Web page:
Assessing Learning in Ethnobotany

SC/SS 115 Ethnobotany proposes to serve four program learning outcomes through three course level outcomes. The course serves learning outcomes in general education, the Micronesian studies program, and the Agriculture and Natural Resources program.

PLO SC/SS 115 CLO
GE 3.4 Define and explain scientific concepts, principles, and theories of a field of science. 1. Identify local plants, their reproductive strategies, and morphology.
GE 4.2 Demonstrate knowledge of the cultural issues of a person’s own culture and other cultures.

MSP 2 Demonstrate proficiency in the geographical, historical, and cultural literacy of the Micronesian region.
2. Communicate and describe the cultural use of local plants for healing, as food, as raw materials, and in traditional social contexts.
ANR 2 Demonstrate basic competencies in the management of land resources and food production. 3. Demonstrate basic field work competencies related to management of culturally useful plant resources and foods.

CLO 1

Identify local plants, their reproductive strategies, and morphology.

The seventeen students (11 female, 6 male) who completed the course engaged in a number of activities in support of this learning outcome. Reproductive strategies were also communicated via student presentations. Morphology was supported by a vegetative and floral morphology walk along with a fruit type identification exercise. Identification of local plants permeated every outing, field trip, and hike.

Via-marie demonstrated a prime use of Dicranopteris linearis - as a sun hat. On the left Justin examines the binary bifurcations that are the naming characteristic of Dicranopteris.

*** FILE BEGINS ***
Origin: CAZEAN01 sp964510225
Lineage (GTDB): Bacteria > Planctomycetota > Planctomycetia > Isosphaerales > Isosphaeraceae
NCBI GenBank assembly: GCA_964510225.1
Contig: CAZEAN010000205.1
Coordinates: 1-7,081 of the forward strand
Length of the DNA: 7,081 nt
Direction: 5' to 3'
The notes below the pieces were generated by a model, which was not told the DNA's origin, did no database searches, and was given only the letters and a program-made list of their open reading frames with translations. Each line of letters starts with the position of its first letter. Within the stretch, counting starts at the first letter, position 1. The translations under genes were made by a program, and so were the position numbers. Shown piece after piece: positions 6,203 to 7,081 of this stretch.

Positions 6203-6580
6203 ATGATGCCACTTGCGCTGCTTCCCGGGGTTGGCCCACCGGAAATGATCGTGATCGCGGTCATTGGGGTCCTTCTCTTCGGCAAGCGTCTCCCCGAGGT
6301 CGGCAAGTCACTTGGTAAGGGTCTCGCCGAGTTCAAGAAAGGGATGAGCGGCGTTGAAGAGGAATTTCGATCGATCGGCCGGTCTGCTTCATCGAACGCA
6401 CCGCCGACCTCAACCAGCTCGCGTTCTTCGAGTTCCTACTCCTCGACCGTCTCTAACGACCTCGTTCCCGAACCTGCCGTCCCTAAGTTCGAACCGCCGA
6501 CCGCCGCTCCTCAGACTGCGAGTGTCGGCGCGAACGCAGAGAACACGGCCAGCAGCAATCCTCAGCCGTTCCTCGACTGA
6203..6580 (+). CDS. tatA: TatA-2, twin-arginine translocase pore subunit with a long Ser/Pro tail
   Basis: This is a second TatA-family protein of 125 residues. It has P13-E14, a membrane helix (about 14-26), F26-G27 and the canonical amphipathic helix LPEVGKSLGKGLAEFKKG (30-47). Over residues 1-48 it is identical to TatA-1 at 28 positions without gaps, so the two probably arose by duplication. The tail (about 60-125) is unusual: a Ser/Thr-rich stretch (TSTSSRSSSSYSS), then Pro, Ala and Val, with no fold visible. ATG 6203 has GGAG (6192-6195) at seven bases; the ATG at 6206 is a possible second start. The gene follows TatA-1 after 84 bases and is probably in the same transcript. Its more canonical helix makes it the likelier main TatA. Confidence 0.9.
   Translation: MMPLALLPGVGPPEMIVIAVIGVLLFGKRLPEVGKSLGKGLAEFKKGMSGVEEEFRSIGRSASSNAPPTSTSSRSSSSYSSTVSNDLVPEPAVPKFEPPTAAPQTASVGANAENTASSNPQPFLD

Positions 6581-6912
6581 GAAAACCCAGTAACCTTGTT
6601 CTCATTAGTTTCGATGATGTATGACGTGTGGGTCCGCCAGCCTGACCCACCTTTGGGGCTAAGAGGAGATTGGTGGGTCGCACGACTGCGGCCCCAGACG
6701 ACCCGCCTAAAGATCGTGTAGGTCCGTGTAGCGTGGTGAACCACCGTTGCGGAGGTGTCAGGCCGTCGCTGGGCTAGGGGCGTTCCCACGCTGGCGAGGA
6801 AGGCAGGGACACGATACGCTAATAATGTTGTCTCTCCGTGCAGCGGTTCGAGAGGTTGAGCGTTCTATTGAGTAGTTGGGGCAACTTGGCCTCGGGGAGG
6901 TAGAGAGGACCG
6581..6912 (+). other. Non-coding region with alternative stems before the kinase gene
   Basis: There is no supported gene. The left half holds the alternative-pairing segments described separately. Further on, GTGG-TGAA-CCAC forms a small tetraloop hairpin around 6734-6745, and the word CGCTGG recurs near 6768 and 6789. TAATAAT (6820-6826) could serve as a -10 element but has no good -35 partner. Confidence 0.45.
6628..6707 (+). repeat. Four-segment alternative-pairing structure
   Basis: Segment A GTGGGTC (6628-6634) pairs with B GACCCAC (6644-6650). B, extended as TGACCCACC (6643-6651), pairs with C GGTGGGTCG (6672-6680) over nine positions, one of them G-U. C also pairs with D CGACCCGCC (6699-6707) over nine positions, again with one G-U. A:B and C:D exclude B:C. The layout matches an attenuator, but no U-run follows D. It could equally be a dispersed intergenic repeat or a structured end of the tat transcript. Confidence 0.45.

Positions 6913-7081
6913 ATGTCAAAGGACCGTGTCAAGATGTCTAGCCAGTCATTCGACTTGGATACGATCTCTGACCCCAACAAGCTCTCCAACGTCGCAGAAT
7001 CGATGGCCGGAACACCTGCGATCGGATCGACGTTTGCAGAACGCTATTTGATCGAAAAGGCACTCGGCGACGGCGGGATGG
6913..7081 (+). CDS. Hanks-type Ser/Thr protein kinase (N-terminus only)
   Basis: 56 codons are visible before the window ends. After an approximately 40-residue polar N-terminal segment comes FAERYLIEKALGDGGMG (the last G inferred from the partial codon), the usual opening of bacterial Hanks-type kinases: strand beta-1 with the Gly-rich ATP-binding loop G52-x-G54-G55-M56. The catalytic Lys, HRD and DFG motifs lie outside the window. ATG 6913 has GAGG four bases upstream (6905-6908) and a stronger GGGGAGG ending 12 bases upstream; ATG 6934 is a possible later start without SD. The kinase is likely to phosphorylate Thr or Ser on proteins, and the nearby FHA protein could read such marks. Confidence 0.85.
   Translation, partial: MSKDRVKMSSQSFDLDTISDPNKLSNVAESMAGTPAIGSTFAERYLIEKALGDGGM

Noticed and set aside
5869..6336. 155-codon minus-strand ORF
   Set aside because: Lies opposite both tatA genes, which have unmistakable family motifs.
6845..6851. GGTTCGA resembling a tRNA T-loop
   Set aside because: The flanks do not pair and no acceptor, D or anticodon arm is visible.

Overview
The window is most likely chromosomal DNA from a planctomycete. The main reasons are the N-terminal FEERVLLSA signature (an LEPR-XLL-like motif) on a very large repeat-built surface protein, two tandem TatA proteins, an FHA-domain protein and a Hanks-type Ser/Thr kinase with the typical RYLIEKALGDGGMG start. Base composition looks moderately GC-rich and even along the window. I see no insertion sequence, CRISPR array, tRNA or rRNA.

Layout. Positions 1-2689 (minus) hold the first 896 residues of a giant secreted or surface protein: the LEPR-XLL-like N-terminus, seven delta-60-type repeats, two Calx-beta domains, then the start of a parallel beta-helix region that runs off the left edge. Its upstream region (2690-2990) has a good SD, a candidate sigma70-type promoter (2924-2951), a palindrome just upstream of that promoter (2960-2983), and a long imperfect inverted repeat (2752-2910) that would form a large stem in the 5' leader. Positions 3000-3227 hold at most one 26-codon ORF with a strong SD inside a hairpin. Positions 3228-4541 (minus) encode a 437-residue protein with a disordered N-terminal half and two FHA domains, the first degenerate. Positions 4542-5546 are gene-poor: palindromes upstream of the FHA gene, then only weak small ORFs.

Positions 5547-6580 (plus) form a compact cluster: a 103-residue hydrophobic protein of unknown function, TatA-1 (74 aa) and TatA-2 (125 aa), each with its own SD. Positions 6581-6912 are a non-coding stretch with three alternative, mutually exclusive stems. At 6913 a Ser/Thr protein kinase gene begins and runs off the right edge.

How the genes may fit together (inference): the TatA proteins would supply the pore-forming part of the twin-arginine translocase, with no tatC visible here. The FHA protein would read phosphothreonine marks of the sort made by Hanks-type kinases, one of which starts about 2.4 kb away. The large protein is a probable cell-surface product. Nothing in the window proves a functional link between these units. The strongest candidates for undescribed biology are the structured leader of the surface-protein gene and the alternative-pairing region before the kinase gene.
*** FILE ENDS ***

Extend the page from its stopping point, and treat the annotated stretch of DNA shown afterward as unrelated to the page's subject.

All seventeen students attended the field final examination exercise. This is actually unusual, in recent terms there have been one or two students who were still registered in the course but no longer attending the class by term end. 

The final examination involved a walk on campus and required the students to identify twenty-two local plants. The students had to identify the plants by Latin binomial, local name, and provide a specific cultural use for the plant. The students had a list of 83 Latin binomials for plants found on and around the Paies, Palikir, campus to assist with the Latin name identification. An online flora for the campus was also available.

Performance on Latin name, local name, and local use sections of the final exam

Collectively, the 17 students who took the field final examination made 321 correct Latin binomial identifications out of 374 possible identifications for a 86% success rate, a return towards a longer term average over the weaker performance of spring 2018. To assist with learning the Latin names, online plant identification practice exercises were available, but only seven students took advantage of these online exercises.

Flora review practice in Schoology

The students made 342 correct local name identifications out of the 374 possible identifications for a success rate of 91%.

CLO 2

Communicate and describe the cultural use of local plants for healing, as food, as raw materials, and in traditional social contexts.

Arlynn describing Kosraean ainpat usr

Students engaged in presentations on healing plants, plants as food, plants used for material culture, and wrote two essays during the course of the term on the cultural use of plants.